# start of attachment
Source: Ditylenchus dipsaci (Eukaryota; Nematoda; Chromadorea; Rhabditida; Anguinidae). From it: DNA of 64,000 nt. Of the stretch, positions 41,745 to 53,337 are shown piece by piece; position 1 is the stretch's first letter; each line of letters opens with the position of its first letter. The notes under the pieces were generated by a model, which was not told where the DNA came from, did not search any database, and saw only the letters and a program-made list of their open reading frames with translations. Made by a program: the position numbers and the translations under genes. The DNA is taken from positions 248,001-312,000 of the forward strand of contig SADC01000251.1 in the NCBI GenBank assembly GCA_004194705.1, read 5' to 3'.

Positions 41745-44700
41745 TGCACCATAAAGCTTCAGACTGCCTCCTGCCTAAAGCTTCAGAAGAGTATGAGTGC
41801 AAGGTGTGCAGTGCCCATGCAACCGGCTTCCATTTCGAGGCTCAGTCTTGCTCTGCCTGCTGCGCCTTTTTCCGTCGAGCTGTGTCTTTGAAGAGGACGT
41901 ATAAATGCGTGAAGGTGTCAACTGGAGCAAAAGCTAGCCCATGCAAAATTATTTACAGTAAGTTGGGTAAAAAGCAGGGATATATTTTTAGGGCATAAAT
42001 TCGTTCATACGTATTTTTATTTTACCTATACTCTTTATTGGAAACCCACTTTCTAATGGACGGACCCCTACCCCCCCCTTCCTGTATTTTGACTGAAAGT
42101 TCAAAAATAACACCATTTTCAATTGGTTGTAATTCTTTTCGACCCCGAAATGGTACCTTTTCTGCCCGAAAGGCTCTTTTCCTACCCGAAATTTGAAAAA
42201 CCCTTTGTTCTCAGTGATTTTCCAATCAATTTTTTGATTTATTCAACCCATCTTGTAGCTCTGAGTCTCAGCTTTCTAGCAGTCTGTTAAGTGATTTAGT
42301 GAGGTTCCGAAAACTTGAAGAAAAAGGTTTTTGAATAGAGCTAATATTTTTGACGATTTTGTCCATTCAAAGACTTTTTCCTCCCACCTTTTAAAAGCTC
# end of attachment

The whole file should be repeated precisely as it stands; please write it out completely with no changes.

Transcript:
Source: Ditylenchus dipsaci (Eukaryota; Nematoda; Chromadorea; Rhabditida; Anguinidae). From it: DNA of 64,000 nt. Of the stretch, positions 41,745 to 53,337 are shown piece by piece; position 1 is the stretch's first letter; each line of letters opens with the position of its first letter. The notes under the pieces were generated by a model, which was not told where the DNA came from, did not search any database, and saw only the letters and a program-made list of their open reading frames with translations. Made by a program: the position numbers and the translations under genes. The DNA is taken from positions 248,001-312,000 of the forward strand of contig SADC01000251.1 in the NCBI GenBank assembly GCA_004194705.1, read 5' to 3'.

Positions 41745-44700
41745 TGCACCATAAAGCTTCAGACTGCCTCCTGCCTAAAGCTTCAGAAGAGTATGAGTGC
41801 AAGGTGTGCAGTGCCCATGCAACCGGCTTCCATTTCGAGGCTCAGTCTTGCTCTGCCTGCTGCGCCTTTTTCCGTCGAGCTGTGTCTTTGAAGAGGACGT
41901 ATAAATGCGTGAAGGTGTCAACTGGAGCAAAAGCTAGCCCATGCAAAATTATTTACAGTAAGTTGGGTAAAAAGCAGGGATATATTTTTAGGGCATAAAT
42001 TCGTTCATACGTATTTTTATTTTACCTATACTCTTTATTGGAAACCCACTTTCTAATGGACGGACCCCTACCCCCCCCTTCCTGTATTTTGACTGAAAGT
42101 TCAAAAATAACACCATTTTCAATTGGTTGTAATTCTTTTCGACCCCGAAATGGTACCTTTTCTGCCCGAAAGGCTCTTTTCCTACCCGAAATTTGAAAAA
42201 CCCTTTGTTCTCAGTGATTTTCCAATCAATTTTTTGATTTATTCAACCCATCTTGTAGCTCTGAGTCTCAGCTTTCTAGCAGTCTGTTAAGTGATTTAGT
42301 GAGGTTCCGAAAACTTGAAGAAAAAGGTTTTTGAATAGAGCTAATATTTTTGACGATTTTGTCCATTCAAAGACTTTTTCCTCCCACCTTTTAAAAGCTC